}
    else if (vehicle is Car car)
    {
        car.DriveTo(new Location("texas"));
    }
}
```

**[⬆ back to top](#table-of-contents)**

**Avoid type-checking (part 2)**

**Bad:**

```csharp
public int Combine(dynamic val1, dynamic val2)
{
    int value;
    if (!int.TryParse(val1, out value) || !int.TryParse(val2, out value))
    {
        throw new Exception("Must be of type Number");
    }

    return val1 + val2;
}
```

**Good:**

```csharp
public int Combine(int val1, int val2)
{
    return val1 + val2;
}
```

**[⬆ back to top](#table-of-contents)**

**Avoid flags in method parameters**

A flag indicates that the method has more than one responsibility. It is best if
the method only has a single responsibility. Split the method into two if a
boolean parameter adds multiple responsibilities to the method.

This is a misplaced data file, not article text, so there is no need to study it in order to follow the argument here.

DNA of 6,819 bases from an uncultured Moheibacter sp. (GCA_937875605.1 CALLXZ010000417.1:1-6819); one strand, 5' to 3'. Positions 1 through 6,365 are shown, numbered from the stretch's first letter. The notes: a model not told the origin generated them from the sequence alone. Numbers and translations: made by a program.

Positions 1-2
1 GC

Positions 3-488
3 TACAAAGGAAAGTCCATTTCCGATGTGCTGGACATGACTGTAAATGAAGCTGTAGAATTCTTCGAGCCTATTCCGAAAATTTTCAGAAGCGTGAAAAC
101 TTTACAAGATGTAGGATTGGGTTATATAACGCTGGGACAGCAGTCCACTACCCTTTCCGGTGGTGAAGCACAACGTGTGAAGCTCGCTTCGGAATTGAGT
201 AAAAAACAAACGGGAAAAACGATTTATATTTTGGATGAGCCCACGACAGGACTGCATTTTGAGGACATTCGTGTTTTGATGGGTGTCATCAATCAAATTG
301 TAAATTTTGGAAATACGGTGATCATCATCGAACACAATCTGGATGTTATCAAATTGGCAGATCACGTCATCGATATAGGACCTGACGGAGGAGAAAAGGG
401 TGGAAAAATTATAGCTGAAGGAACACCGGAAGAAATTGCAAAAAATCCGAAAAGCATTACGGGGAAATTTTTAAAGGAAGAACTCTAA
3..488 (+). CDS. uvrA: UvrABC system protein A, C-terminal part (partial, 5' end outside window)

**Bad:**

```csharp
public void CreateFile(string name, bool temp = false)
{
    if (temp)
    {
        Touch("./temp/" + name);
    }
    else
    {
        Touch(name);
    }
}
```

**Good:**

```csharp
public void CreateFile(string name)
{
    Touch(name);
}

public void CreateTempFile(string name)
{
    Touch("./temp/"  + name);
}
```

**[⬆ back to top](#table-of-contents)**

**Don't write to global functions**

> Not finished yet

Polluting globals is a bad practice in many languages because you could clash
with another library and the user of your API would be none-the-wiser until they
get an exception in production. Let's think about an example: what if you wanted
to have configuration array. You could write global function like `Config()`,
but it could clash with another library that tried to do the same thing.

**Bad:**

```csharp
public string[] Config()
{
    return  [
        "foo" => "bar",
    ]
}
```

**Good:**

```csharp